The Giller Prize-winning novel from 2014 tells the life story of Lev Termen, creator of the theremin, a Russian scientist and inventor that came to the United States on a pretty fuzzy mission that may have been part spying, part propaganda. The novel tells the story from the point of view of Termen, showing speculatively his thoughts on his life, his marriage to his first (Russian) wife, his marriage to his second (American) wife, his ambiguous relationship with his Russian handlers, and his infatuation with Clara Rockmore, a violinist who became a theremin virtuoso.
The book starts this way:
I was Leon Termen before I was Dr Theremin, and before I was Leon, I was Lev Sergeyvich. The instrument that is now known as a theremin could as easily have been called a leon, a lyova, a sergeyvich. It could have been called a clara, after its greatest player. Pash liked “termenvox.” He liked its connotations of science and authority. But this name always made me laugh. Termenvox — the voice of Termen. As if this device replicated my own voice. As if the theremin’s trembling soprano were the song of this scientist from Leningrad.
The tone, both playful and wistful, foreshadows the drama of the life of this young man, intense and creative, wishing for a better life filled with music and love, but finding himself the instrument of others’ designs.
After a time in the US, where his Russian handler/impresario Pash runs up an astonishing deft, Termen is asked to return to the Soviet Union, where he is alternately imprisoned and assigned to work in a scientific institute. He even spends some time in a labor camp, in Kolyma.
The novel describes in detail the scientific principles that the theremin is based on, its construction, and its playing techniques.
Raise the right hand first, toward the pitch antenna, and you will hear it: DZEEEEOOOoo, a shocked electric coo, steadying into a long hymn. Raise the left hand, toward the volume antenna, and you will quiet it.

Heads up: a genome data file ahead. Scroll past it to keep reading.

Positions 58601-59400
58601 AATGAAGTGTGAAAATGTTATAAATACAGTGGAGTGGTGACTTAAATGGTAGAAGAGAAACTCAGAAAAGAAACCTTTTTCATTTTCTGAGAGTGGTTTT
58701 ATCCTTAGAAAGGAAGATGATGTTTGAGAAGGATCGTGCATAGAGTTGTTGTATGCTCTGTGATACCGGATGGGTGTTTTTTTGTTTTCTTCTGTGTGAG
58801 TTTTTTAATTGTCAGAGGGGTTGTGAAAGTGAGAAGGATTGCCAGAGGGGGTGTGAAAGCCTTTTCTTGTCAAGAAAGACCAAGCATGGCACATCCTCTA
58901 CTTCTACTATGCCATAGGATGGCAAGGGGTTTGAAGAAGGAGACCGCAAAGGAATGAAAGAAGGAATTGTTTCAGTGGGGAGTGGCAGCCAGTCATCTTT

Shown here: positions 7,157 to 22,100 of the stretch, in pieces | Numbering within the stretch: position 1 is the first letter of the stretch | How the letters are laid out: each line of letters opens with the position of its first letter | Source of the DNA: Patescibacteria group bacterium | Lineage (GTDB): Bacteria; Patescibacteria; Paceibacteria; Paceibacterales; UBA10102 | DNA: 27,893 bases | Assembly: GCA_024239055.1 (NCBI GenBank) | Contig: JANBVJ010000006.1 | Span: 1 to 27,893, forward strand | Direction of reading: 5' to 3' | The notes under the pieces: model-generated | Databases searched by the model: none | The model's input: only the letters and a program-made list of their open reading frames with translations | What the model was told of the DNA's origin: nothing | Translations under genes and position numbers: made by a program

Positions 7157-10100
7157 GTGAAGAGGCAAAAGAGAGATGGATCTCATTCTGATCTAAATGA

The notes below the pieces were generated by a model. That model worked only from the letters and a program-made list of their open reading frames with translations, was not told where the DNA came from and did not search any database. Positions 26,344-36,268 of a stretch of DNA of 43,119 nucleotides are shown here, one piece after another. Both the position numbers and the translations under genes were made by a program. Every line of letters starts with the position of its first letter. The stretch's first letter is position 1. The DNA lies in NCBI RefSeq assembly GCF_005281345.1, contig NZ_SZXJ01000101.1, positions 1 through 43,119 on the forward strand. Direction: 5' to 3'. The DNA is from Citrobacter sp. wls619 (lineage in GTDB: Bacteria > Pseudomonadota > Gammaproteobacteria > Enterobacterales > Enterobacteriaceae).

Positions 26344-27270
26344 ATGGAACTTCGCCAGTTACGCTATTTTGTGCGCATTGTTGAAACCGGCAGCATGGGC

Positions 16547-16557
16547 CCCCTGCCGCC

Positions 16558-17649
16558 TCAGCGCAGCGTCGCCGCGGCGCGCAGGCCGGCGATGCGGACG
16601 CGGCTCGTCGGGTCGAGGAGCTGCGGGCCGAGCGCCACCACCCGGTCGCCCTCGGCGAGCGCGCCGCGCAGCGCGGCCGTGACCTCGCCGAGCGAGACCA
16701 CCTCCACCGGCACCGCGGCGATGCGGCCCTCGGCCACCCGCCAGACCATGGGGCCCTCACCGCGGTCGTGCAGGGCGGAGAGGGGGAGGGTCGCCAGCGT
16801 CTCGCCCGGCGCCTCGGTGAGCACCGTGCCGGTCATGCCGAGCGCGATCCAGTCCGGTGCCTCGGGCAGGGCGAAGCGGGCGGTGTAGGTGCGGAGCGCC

Move your hands again, and the device will sing.
My theremin is a musical instrument, an instrument of the air. Its two antennas rise up froma closed wooden box. The pitch antenna is tall and black, noble. The closer your right hand gets, the higher the theremin’s tone. The farther away, the louder it becomes. But always you are standing with your hands in the air, like conductor. That is the secret of the theremin, after all: your body is a conductor.
Towards the end of his life, Termen is working for the state, electronically spying on the American ambassador in Moscow. When trying to clean up tapes of conversations held within the embassy, he thinks he hears Clara’s voice. He would like to keep the tapes where he thinks he can hear her but they are taken from him.
I hear your voice speaking and I do not know what I am to do with it. Does it mean that we are touching? Does it mean that we are destined? There is no destiny. There is no touch. My unrequited love, speaking across the sky. You cannot see me hearing. This letter will not reach you. These words will not be read.
Still I hear your voice. It is what I have.
The book reads like an extended letter to Clara, trying to make sense of what they had (and did not have). Leon, living a life he did not choose, holds to memories of Clara to the end. Whether that reflects what he lived through we will never really know. That is what can be so beautiful about fictional recreation of someone’s life, speculating about emotions and intentions, beyond the mere known facts.
Michaels, Sean. Us Conductors. Random House Canada, 2014.